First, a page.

I’m exhausted. Yet after a lot of wine and some self-examination, I’ve think I’ve finally managed to diagnose myself.
I’m having a mid-expat life crisis.
We left the U.S. in October of 2008 for what was supposed to be two to three years. I’ve written extensively about that first year abroad in Cyprus, about our time in Copenhagen. About the ups and the downs and the lack of decent black beans. I’ve written about friendships and hardships, guilt, burnout–every time I think I’ve nothing left to write about, something else comes up.
This though, this is a new one for me. I may be far from home, but I suspect I’m far from alone in what I’m experiencing.
After eight years away, I feel like I’m straddling two different worlds. One foot is planted solidly at home while the other is well outside of its borders.
I’m still an American, but after eight years away from America I no longer feel 100% USDA approved.
It’s not surprising. If traveling is enough to broaden your horizons, living outside your culture implodes them. It changes you; for better, for worse, for both. Whether you’re gone for six months or sixteen years, you’re a different person than the one who packed up and left.
It’s a strange feeling when the things that always seemed familiar start to seem unfamiliar, when the once recognizable become unrecognizable.
Broadband and streaming have allowed us to keep up to date with trends. Social media lets us keep up with family and friends. Those things make slipping in and out a whole lot easier. But while I’ve been gone I’ve changed. The folks I left behind have changed. The country I left behind has changed as well.
The fact of the matter is, I’m not there, boots on the ground. I can only read and talk and do my best to understand those changes from afar. In one sense, I feel fully engaged because I pay more attention than when I actually lived there. In another, it’s like reading an echo.
I’m not experiencing it. It’s all second-hand smoke signals.
The issues that affect the day-to-day lives of my family and friends don’t affect me. I’m not driving on roads that need fixing or trying to scrape together enough money for a prescription that isn’t covered by my insurance. I dip in and enjoy the good bits and then fly out again, trying to figure out how to fix the bad bits from somewhere else. Not looking down upon, but looking in, at.
I am from America, but living outside of the U.S. for nearly a decade has changed the way I identify with being an American.
In a global game of spot the American, I’m probably a fairly easy to target. It’s not just the color of my passport or the whiteness of my very straight teeth. It’s not even the way I will forever pronounce tomato (just like it’s written). It’s the volume of my voice and my ideas, the phrases I use, the small customs I cling to because they’re important to me. It’s a bit of gung-ho, a little chutzpah, some bootstrap pulling but…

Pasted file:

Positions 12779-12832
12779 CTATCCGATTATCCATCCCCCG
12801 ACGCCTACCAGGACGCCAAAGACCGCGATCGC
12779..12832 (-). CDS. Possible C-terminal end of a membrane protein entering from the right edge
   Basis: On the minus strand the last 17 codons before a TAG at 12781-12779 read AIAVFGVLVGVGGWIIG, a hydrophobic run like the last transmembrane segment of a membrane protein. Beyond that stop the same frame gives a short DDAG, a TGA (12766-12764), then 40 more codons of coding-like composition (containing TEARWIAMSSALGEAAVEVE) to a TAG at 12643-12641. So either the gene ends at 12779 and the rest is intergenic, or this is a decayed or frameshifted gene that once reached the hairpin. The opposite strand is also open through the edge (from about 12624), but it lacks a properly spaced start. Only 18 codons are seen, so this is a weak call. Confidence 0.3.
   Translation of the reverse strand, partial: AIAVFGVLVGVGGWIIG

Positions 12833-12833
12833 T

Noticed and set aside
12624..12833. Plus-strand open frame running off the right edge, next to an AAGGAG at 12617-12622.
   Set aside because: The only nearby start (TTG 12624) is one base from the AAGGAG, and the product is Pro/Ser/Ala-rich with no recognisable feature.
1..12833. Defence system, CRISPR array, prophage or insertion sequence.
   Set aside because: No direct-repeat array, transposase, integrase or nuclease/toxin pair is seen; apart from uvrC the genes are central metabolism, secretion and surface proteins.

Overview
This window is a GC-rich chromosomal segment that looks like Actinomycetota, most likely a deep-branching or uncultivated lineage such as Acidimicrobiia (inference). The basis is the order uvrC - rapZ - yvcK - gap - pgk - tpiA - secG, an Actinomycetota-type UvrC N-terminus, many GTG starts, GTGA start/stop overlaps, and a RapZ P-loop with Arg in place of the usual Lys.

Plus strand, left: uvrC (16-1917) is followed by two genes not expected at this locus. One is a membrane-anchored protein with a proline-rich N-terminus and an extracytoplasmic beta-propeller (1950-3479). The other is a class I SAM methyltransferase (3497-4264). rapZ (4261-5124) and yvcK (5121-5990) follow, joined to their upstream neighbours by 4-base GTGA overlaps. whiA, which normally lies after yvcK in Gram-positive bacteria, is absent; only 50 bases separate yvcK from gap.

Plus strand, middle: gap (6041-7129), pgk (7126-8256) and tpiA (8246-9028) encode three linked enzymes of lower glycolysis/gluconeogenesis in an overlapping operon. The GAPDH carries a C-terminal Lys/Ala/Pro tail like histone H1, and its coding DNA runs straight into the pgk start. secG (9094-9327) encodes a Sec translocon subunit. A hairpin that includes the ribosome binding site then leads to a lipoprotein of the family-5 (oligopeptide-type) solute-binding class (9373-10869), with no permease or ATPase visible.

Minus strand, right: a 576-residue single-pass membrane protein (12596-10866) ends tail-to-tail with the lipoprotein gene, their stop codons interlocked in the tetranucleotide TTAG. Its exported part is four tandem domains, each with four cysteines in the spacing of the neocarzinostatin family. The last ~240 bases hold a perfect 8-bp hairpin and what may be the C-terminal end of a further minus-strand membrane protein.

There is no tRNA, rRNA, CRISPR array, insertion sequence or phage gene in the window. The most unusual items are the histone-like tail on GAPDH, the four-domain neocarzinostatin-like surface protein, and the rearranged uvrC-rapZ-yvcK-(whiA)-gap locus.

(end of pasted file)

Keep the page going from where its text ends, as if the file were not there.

…the longer I’m away, the less identifying these things become. My speech has always been supplemented by a few British turns of phrase, but recently I’ve found myself using words that my American friends have trouble recognizing…and not being able to remember the American term at all. I have seen policies that so many Americans swear will never work not only work, but work well. I have found my own balance between what Americans constantly refer to as ‘exceptionalism’ and the less stressed principle of ‘good enough’.
So much of our self-identity is tied up in where we come from. Yet after all this time I feel a strange disconnect from that where. Each year we are away I’m spooling out further from the zone in which I firmly identify as American. At the same time, I’m probably more patriotic and pro-American than I ever was living there.
At what point do you become introduce yourself as being “from America” (or from Britain, Australia, France) as opposed to straight-up “American” (or British, Australian, French)?
I am straddling two worlds with not only with my feet, but with my ideology and my heart.
There are still so many things I miss about the US. I miss big-toothed smiles. I miss small talk with strangers in my own language. I miss people wishing me a good day. Watching the reboot of Ghostbusters with my kids recently I was blindsided by a visceral longing for New York City. For a few minutes in the dark of a Danish movie theatre, I longed to be back in my spirit home. (If others have a spirit animal, then damn it, I’m going to have a spirit home)
I miss corn on the cob and really good ground beef. I miss Target and Labor Day sales and New England beaches. I miss New England. I miss the scale of my country, the grandeur, the seasons, the possibility.
There’s a lot I miss.
There’s a lot I don’t.
One foot in the door, one foot out. It’s a bizarre place to reside, but ultimately not nearly as scary as taking one foot out altogether: From either place.